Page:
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Sustainable Development


Sustainable Development

Italy has been a staunch supporter of the United Nations action to promote development since first joining the Organization. This reflects our strong belief in multi-lateralism – a constant feature of Italy’s image abroad – within the framework of the UN and the Europe, through the European Economic Community and the European Union.

The restructuring of Italy’s development cooperation responds to the need to adapt to radical changes in development policies and the subsequent transition from cooperation assistance and millennium goals to sustainable development goals. The United Nations is the most authoritative forum for discussing and spreading this new model globally, as well as for drafting principles and implementing policies.

The presence of the UN food hub in Rome has created the ideal connection between the UN and Italy, facilitating communication and mutual enrichment in terms of proposals and good practices. The centers of Turin (“Staff College”) and Brindisi (logistics base for humanitarian intervention) have helped further strengthen our ties with the United Nations System. From the G8 Summits to the organization of “Expo Milano 2015,” the United Nations’ presence has served as a catalyst in the creation of innovative proposals, including the L’Aquila Food Security Initiative (AFSI), the food security initiative adopted by the 2009 G8 L’Aquila Summit; and the Milan Charter, which aims to present the legacy of “Expo Milano 2015” to future generations, establishing the principles for achieving sustainable development goals in food security and nutrition.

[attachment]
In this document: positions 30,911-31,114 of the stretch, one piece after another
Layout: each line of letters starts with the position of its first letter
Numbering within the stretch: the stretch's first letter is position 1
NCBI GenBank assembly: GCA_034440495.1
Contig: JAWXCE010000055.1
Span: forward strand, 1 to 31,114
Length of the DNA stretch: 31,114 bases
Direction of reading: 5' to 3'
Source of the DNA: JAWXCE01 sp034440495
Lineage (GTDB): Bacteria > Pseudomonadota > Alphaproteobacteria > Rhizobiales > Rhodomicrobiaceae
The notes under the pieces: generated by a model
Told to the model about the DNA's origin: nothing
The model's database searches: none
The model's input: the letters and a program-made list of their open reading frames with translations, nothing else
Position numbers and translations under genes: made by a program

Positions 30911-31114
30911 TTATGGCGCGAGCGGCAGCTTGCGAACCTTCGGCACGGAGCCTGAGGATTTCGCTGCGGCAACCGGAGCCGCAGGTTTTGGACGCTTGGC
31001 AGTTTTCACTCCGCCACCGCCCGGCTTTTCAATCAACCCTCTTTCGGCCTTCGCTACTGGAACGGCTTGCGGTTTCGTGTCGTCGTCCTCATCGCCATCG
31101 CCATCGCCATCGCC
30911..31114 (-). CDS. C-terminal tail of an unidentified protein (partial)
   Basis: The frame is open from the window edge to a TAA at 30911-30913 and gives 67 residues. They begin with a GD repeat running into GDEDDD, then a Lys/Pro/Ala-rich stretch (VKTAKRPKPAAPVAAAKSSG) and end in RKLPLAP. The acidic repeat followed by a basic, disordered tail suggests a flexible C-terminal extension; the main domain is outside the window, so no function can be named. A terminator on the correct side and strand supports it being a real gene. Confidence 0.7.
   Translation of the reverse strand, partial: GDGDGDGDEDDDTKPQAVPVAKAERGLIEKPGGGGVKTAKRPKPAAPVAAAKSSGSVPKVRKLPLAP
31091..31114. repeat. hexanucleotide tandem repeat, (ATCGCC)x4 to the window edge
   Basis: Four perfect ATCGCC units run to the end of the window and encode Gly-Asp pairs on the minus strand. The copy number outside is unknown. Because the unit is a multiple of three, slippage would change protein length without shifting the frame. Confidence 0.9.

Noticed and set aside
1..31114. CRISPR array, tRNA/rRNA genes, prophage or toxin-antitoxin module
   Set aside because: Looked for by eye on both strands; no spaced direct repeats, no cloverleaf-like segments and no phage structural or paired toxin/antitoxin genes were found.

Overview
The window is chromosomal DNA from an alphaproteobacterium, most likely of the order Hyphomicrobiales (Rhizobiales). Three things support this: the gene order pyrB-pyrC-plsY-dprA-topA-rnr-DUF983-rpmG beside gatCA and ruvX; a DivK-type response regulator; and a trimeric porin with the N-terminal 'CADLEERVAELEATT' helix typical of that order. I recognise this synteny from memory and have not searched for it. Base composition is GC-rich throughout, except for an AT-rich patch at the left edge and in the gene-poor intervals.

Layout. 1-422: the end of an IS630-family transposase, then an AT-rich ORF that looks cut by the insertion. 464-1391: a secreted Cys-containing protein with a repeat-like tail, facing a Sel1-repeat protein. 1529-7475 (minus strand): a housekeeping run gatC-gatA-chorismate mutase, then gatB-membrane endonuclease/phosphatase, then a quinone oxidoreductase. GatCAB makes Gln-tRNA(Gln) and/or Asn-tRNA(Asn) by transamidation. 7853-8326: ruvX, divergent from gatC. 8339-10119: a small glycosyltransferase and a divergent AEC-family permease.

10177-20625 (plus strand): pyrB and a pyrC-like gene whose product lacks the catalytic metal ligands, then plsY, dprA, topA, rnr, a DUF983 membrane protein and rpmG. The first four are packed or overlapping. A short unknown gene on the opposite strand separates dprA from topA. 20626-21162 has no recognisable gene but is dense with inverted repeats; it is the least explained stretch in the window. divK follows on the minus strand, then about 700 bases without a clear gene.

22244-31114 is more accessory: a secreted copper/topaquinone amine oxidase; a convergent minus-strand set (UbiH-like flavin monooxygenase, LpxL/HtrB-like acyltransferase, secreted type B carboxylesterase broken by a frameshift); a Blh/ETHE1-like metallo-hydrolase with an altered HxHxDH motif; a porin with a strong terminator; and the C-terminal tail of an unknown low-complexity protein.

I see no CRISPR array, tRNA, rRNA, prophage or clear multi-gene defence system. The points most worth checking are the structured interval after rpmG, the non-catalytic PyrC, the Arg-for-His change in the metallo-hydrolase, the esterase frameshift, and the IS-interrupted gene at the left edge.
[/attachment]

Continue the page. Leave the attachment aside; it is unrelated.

Italy is focused on pursuing the Millennium Goals, especially the fight against poverty and the safeguarding of health and the environment in the framework of sustainable development. Italy is actively committed to shaping a sustainable development agenda for the 2016-2030 period, when the Sustainable Developments Goals will replace the Millennium Goals. The Sixtieth Anniversary of Italy’s membership in the United Nations coincides with a year in which there will be three summits of vital importance for the future of humanity: the Addis Ababa Summit on sources of development financing; the New York Summit, which will adopt the future agenda for sustainable development; and the Paris Summit on combatting climate change.

A mainstay of Italy’s position is its support for an integrated approach to development policies based on the harmonization, coordination and efficacy of aid, as well as on a balanced understanding of the driving factors of development (ODA, debt sustainability, good governance, private investments, international trade tax systems, countering illegal flows of capital, and public-private partnerships). The guideposts of Italy’s action are the principles and purposes established by the Monterrey (2002) and Doha (2008) Declarations on Financing for Development.